Ignoring us, Chekhov wrote with intense concentration, stopping occasionally to dip his pen into the bottle of ink. We watched him in silence, fully believing that he was in the room with us. We heard the scratch of his pen, the rustle of the paper, the clink of the metal nib against the glass jar of ink. The sound of his breath came to us, and the smell of his body in the warm evening. Once, he coughed slightly and cleared his throat. He was as real in that room as we were, and whether we had suddenly appeared in his room or he had suddenly appeared in ours, an intense intimacy held the three of us in its grip.

The next morning, I pulled from the shelf a biography of Chekhov that I’d read years earlier. In a photograph, I saw that the room of which I’d dreamed was Chekhov’s bedroom in Yalta.

Light is part of what separates dream from real memory. My dreams most often happen in twilight, the blue-gray hour that is not being, but becoming. In life, such light lasts a few minutes, twice a day, but dreams unfold in suspended time: days might pass while the blue edge of dusk seeps from the woods, towing darkness like a great wing over the field.

As a child, I was sometimes afraid that I was being dreamed by someone else, that I had no actual substance and no control over what happened to me. Because I had experienced the sensation of dreaming for hours, only to wake and find that I’d taken a short nap, I reasoned that what seemed like my life might actually be a few minutes of someone else’s sleep.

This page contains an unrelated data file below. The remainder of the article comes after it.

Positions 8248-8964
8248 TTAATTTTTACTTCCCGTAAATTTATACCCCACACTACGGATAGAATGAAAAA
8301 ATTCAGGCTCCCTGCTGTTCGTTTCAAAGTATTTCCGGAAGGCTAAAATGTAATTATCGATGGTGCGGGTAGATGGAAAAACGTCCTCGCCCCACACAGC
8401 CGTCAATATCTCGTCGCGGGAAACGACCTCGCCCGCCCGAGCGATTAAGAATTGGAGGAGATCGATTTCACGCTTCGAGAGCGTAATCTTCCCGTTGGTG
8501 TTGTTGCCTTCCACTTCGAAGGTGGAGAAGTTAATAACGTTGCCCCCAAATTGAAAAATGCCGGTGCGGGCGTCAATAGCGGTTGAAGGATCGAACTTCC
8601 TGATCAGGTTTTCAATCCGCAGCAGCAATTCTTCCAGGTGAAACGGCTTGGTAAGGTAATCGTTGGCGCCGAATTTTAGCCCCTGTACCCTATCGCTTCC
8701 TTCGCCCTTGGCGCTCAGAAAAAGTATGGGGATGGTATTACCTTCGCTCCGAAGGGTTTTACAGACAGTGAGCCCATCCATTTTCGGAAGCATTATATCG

Another childhood theory of mine was that all dreams took place in the same world. I was the star of my own dreams, but if people I’d never seen in life could appear in my dreams, perhaps I played a similar bit part in the dreams of strangers. The rules of this dream world were quirky, but somehow I always knew them. I was liable to do anything: walk to school naked, set fire to my sister. My house might belong to somebody else, or I might live in a house I’d never seen. Knowing that I was having a dream didn’t automatically allow me to escape it. But if I fell off a bridge, I always woke before I hit bottom.